Magazine article The Human Life Review

Symposium: Truth-Telling in the Public Square

Magazine article The Human Life Review

Symposium: Truth-Telling in the Public Square

Article excerpt

In the Winter/Spring 201 1 issue of the Review, Wesley Smith, in his article "The Bioethics Threat to Universal Human Rights," proposed that in arguing for human exceptionalism one ought to utilize secular terms, because "human dignity can be well defended from secular bases." To base the defense on religious terms, Smith said, gives the non-religious an excuse to dismiss the arguments entirely. The Rev. W. Ross Blackburn disagrees; he wrote us last fall to see if we would be willing to publish his reply. His thoughtful article, "Arguing for Human Dignity in Bioethics & Public Policy: A Reply to Wesley J. Smith," was published in our Winter 2012 issue. Blackburn stated that his response was "written principally for Christians":

I write as one who has a deep appreciation for Smith's serious, persistent, and toughminded work for many years in defense of life of the vulnerable. But here I think he is wrong, and furthermore that his position actually works against the ends he is pursuing. In the end, a secular argument cannot do the heavy lifting that will be required to (re) establish that human beings are exceptional, that we do have inherent dignity and intrinsic worth, and that therefore human life should be honored and protected.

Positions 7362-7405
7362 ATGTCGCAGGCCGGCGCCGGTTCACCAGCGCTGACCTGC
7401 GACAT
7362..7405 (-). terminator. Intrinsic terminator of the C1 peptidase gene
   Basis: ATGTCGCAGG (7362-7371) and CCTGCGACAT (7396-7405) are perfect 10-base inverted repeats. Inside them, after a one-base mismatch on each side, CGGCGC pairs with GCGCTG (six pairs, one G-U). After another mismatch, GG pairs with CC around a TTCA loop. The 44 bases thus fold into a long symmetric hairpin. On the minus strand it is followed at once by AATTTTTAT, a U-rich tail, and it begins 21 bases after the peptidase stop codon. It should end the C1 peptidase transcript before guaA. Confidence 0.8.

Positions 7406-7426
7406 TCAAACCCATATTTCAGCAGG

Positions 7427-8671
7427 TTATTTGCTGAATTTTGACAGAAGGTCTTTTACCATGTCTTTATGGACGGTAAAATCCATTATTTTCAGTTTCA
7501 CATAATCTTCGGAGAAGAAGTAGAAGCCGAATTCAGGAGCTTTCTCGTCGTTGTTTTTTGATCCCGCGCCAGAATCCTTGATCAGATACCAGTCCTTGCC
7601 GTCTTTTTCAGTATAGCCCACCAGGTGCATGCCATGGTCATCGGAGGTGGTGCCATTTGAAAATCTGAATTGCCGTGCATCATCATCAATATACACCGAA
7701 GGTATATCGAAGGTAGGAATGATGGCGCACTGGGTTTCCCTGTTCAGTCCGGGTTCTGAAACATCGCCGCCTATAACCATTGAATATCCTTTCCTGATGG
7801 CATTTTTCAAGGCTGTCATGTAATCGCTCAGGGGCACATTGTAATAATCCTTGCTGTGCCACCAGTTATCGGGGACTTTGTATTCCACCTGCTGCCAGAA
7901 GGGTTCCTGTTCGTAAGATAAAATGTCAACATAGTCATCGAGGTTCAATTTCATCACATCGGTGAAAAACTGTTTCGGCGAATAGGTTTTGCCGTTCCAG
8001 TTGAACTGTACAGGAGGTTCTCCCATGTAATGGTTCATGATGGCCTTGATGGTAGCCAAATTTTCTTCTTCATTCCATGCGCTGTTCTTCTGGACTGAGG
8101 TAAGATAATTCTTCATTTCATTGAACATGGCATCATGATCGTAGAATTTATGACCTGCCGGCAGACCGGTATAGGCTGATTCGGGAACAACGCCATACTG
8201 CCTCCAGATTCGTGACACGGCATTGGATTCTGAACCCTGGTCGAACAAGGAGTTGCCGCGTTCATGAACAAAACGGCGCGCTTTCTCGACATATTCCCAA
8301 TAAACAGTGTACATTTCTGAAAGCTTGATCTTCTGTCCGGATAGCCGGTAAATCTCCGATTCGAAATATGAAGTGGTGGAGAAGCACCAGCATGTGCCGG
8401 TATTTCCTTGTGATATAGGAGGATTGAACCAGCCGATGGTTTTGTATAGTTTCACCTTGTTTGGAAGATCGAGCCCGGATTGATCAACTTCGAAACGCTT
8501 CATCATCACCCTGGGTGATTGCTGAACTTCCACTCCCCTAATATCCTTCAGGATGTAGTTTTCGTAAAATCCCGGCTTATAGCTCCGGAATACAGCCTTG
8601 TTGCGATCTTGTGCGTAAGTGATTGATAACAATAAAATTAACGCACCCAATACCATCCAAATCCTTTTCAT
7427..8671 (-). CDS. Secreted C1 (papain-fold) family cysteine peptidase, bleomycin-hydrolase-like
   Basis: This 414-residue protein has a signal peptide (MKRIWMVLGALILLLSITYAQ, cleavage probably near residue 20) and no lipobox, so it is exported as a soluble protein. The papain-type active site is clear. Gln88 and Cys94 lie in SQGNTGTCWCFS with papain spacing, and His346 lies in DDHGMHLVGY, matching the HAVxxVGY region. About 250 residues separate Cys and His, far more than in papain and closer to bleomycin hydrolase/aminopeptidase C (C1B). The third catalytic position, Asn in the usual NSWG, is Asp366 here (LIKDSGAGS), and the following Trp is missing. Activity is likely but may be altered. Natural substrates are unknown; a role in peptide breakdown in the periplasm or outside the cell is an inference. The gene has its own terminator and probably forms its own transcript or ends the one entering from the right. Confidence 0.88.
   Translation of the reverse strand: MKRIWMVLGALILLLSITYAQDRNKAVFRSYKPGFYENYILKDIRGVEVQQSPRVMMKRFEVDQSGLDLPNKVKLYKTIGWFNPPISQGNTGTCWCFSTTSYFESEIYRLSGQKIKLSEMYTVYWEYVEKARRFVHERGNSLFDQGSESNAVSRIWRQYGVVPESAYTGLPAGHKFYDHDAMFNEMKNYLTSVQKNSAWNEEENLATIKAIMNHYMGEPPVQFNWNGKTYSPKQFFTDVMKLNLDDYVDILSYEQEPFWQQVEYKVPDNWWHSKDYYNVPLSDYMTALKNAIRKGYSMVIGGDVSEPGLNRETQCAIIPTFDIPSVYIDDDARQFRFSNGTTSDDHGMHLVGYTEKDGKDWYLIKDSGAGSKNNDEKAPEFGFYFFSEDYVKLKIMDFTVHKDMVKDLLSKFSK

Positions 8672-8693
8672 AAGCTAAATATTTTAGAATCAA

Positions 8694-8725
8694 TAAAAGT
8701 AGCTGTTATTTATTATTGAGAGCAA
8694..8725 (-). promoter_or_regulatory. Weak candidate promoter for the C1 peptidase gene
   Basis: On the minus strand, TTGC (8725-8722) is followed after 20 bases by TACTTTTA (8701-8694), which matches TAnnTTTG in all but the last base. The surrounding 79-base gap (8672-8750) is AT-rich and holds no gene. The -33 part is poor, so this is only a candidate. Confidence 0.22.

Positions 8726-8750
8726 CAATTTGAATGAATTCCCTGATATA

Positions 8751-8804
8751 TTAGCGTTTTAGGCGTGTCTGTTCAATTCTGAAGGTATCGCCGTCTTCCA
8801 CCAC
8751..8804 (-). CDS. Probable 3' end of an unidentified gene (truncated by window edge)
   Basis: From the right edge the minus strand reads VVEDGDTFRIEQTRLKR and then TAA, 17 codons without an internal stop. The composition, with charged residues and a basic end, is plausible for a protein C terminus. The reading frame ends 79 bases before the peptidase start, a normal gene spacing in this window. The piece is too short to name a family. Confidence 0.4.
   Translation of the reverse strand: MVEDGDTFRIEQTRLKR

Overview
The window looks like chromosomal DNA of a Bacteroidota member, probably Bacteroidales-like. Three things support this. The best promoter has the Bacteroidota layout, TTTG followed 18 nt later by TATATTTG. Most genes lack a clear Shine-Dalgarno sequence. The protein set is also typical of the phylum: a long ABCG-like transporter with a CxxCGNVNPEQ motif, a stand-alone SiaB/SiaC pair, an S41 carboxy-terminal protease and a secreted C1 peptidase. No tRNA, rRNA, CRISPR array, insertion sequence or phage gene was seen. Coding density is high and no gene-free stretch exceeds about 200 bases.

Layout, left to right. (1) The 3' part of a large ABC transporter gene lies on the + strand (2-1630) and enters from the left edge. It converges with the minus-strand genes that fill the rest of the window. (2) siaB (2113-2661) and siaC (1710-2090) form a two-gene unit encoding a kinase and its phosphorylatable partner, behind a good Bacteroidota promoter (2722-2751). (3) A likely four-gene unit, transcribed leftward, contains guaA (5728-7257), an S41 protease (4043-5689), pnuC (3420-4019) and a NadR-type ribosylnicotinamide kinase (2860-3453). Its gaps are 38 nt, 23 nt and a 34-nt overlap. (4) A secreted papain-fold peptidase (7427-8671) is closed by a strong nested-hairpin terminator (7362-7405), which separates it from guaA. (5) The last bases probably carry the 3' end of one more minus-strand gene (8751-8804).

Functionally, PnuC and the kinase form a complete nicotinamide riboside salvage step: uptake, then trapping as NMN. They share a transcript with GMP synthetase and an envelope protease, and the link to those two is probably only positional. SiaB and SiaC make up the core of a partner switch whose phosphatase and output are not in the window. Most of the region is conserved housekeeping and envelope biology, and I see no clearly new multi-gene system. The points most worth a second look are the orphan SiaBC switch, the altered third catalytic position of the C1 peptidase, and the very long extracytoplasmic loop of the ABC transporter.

We spoke to Smith about Blackburn's article, and the idea of a symposium was born. As you will see, while all of the nine contributors to "Trum-Telling in the Public Square" agree on the inviolability of human life, each comes at the question of how best to argue for it in the public square from their own unique, and engaging, angle. Some come down on the side of the secular, some the sacred, and some think each argument makes sense ... to a point. Some question whether one can persuade through argument at all.

We are honored to begin with His Eminence Cardinal Timothy Dolan, who sets the tone by stressing the importance of what we are doing, not merely "preparing for a debating contest" but considering a question which "goes to the very essence of what it means to be human and how we are to live with one another." "We are not mere creatures of reason or appetite or interest," writes His Eminence. "Science alone cannot speak the full truth about human nature. …

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